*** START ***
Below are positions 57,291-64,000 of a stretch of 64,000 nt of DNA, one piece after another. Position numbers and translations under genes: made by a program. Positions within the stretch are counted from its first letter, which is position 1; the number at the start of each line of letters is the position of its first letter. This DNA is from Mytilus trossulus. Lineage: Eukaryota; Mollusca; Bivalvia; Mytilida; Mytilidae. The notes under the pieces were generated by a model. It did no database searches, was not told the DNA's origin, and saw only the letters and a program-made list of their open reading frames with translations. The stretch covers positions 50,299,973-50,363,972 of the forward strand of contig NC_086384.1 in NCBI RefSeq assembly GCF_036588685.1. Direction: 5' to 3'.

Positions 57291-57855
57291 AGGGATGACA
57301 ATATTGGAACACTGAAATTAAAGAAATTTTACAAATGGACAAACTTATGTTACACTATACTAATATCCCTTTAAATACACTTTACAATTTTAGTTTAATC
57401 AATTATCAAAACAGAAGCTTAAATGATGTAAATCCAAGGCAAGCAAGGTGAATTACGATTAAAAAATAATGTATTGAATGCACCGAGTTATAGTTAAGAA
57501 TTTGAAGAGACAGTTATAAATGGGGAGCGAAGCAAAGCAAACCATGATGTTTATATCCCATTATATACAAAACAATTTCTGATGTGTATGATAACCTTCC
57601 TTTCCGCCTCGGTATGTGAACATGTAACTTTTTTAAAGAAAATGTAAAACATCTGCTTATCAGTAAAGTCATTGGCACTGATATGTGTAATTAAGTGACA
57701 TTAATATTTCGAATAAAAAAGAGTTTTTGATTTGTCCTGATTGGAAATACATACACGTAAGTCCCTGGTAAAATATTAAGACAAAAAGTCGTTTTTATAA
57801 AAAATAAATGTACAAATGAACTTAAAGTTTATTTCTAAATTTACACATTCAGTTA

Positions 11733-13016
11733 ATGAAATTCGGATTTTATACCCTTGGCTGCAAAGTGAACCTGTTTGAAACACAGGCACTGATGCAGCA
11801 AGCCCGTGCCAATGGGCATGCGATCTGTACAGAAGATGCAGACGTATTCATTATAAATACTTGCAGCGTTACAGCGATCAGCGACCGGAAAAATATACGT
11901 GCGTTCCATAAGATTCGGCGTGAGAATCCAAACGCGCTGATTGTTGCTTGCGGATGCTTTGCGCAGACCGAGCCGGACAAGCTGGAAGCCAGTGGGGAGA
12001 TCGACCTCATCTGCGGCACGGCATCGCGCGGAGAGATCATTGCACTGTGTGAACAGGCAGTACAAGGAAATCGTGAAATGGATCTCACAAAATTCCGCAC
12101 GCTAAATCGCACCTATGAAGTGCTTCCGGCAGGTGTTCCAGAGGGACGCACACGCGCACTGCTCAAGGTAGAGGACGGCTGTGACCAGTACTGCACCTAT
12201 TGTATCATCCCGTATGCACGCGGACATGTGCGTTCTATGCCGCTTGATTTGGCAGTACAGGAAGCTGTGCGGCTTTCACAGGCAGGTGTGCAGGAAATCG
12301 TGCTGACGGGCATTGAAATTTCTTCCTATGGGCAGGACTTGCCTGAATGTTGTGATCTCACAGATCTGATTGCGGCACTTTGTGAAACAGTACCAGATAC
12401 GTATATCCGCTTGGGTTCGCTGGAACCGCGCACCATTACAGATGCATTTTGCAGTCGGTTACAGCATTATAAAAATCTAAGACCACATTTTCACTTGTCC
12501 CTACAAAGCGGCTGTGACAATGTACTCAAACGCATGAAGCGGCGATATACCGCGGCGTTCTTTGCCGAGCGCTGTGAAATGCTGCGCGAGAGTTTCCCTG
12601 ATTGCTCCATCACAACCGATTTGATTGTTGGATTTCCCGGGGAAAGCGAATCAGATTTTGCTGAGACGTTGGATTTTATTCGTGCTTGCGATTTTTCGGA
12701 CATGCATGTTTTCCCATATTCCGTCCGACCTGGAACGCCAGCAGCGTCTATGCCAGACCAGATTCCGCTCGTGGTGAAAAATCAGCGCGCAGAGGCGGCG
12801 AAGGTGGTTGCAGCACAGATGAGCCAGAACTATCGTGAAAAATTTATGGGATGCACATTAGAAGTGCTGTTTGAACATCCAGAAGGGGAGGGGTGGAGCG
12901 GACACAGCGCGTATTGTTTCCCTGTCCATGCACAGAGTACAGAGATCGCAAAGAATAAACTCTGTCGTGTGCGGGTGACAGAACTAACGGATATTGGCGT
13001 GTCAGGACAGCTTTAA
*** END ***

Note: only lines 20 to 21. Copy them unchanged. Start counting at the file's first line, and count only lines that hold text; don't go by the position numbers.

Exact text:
12601 ATTGCTCCATCACAACCGATTTGATTGTTGGATTTCCCGGGGAAAGCGAATCAGATTTTGCTGAGACGTTGGATTTTATTCGTGCTTGCGATTTTTCGGA
12701 CATGCATGTTTTCCCATATTCCGTCCGACCTGGAACGCCAGCAGCGTCTATGCCAGACCAGATTCCGCTCGTGGTGAAAAATCAGCGCGCAGAGGCGGCG